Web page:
Eyes Wide Shut opened at the Venice Film Festival and was the last film I saw in England before I moved to Italy in 1999. I saw it again in a packed house in Italy in Italian. As the posthumous last film of Stanley Kubrick it carried a weight of expectation and the casting of Tom Cruise and Nicole Kidman, the power couple of the nineties, excited whole demographics. Rumours about the film's scandalous sex scenes, from orgies to necrophilia according to some reports, also raised temperatures among audiences and critics alike. How could we not be disappointed? How could we not be more wrong?
Full Metal Jacket has the dubious honour of being the first 18 certificate film I saw at the cinema. I was fifteen years old and already a huge Kubrick fan. I remember the screening well, because it felt dangerous. The film had the feeling that something horrible could happen at any moment. Perhaps the cinema manager would realize a fraud had been perpetrated and I would be unceremoniously tossed out onto the street.
Approaching The Shining is daunting. Of all Kubrick's films, it is the most discussed. 2001 and Dr Strangelove, discussion feels redundant. A Clockwork Orange gets jammed in its controversies; Barry Lyndon is safely rehabilitated as the hidden masterpiece. But The Shining has an enigmatic pull which forces viewers - including me - to come back to it again and again. And so here we are at the Overlook once more.
Barry Lyndon is Stanley Kubrick's tenth feature film. It came after a series of magnificent successes capped by the the trauma of A Clockwork Orange, a film that Kubrick withdrew from distribution in England after death threats. The handsome adaptation of William Thackery's lesser known novel was greeted with praise for its technical accomplishments, but the film did not enter into the intellectual conversation of the time the way his previous three films had, nor did it win over large audiences, who perhaps not surprisingly preferred the more bite-sized Jaws.
A Clockwork Orange is what happens when a master filmmaker decides to deliberately make an ugly film. Following the ecstatic star journey of 2001, we come down to Earth with a thudding bump which is traumatic, at times hilarious and something utterly different.
I have a relationship with 2001: a Space Odyssey. It was the first film I really booked on TV to see. As a kid I was going to my uncle and aunt's for a visit one Christmas and I must have been 8 or 9 and I still said I have to watch this: it's on TV, I'd circled it in the Christmas Radio Times and they left me alone in a room to see it one afternoon on BBC2. I'd already half seen it at home the year before, but somehow I hadn't seen it. Or at least not all of it. So I watched it again. But not all of it. And it was the first VHS I bought. I actually got up a collection (unsuccessfully) on the school bus so I could afford to buy but in the end I bought it at ASDA with mainly my own money. A terrible MGM classic pan and scan. And finally I watched it, but you know, the edges were cut off. But despite all of this the film stood as the height of cinema. This was the film that introduced me to taking cinema seriously and Kubrick in particular.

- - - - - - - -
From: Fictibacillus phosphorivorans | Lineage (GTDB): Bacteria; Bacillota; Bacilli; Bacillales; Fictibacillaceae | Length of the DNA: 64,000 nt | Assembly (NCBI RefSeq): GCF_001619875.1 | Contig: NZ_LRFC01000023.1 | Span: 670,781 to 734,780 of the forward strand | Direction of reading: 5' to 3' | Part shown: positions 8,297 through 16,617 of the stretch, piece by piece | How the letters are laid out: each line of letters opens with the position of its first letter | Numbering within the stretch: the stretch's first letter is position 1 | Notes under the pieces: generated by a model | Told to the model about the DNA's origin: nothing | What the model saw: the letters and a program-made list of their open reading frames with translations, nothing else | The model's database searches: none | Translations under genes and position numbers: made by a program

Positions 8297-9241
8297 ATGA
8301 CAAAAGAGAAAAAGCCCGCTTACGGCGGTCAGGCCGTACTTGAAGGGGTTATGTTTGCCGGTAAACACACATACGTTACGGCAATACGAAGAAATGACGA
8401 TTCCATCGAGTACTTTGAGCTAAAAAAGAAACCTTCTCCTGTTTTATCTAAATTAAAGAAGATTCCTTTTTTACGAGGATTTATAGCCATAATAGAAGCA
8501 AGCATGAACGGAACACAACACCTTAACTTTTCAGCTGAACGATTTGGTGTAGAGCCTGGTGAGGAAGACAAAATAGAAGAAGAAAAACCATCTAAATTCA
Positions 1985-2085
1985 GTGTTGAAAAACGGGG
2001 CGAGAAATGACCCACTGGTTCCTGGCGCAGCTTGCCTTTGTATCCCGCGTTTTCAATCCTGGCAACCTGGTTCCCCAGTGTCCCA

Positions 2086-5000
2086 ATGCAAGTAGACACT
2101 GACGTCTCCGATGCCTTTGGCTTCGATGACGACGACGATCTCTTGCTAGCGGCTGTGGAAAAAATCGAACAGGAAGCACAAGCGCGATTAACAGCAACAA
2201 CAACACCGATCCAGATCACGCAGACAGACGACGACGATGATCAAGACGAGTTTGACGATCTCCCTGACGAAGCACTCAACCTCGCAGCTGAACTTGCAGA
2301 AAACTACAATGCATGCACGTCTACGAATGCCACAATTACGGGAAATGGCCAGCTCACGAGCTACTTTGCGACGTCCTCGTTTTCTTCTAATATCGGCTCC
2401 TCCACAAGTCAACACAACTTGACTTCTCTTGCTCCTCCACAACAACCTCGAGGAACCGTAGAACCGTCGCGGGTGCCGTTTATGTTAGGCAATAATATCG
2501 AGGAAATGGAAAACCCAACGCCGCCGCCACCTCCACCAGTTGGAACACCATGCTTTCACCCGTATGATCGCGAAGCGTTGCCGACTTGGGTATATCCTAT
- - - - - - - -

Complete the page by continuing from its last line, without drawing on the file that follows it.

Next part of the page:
Dr Strangelove is damned near perfect. Hell it simply is perfect. From the title with its death wish Nazi sentiment matched with the breezy optimism of a self-help book - How to Win Friends and Influence People pops to mind - to the final evocation of annihilation over Vera Lynn's We'll Meet Again, the film makes courageous original fiendishly clever decisions again and again and again. It stands as the best artistic response to both the Cold War and the threat of nuclear war while at the same time managing to achieve that rarest of things: a genuinely funny Hollywood comedy.
Lolita is an odd film but is a first for Kubrick. His first non-genre film, the adaptation of Vladimir Nabokov's 1955 novel, tells the story of a literature lecturer Humbert Humbert (James Mason), who falls in love with Dolores Haze AKA Lolita (Sue Lyons), a fourteen year old school girl who lives in the house where he lodges.
The difficulty of Spartacus is that for Kubrick it was definitely a promotion but at the same time also a demotion. The budget was bigger, the cast as well and this was by far the most ambitious film he had ever attempted - perhaps would ever attempt in terms of logistics - it literally had a cast of thousands. But at the same time, he was a hired director. He hadn't developed the work - it was the baby of the film's star Kirk Douglas - and some of the footage in the finished film wasn't even his. Director Anthony Mann had been feared early on and Kubrick brought in to replace him. So how was this really a Stanley Kubrick film at all?
Stanley Kubrick's fourth feature film Paths of Glory is his first to establish him as the complete product. This is the first of his movies where we stop spotting traces of the genius to come and see his first fully fledged Kubrickian masterpiece.
John Bleasdale is a writer. His work has appeared in The Guardian, The Independent, Il Manifesto, as well as CineVue.Com and theStudioExec.com. He has also written a number of plays, screenplays and novels.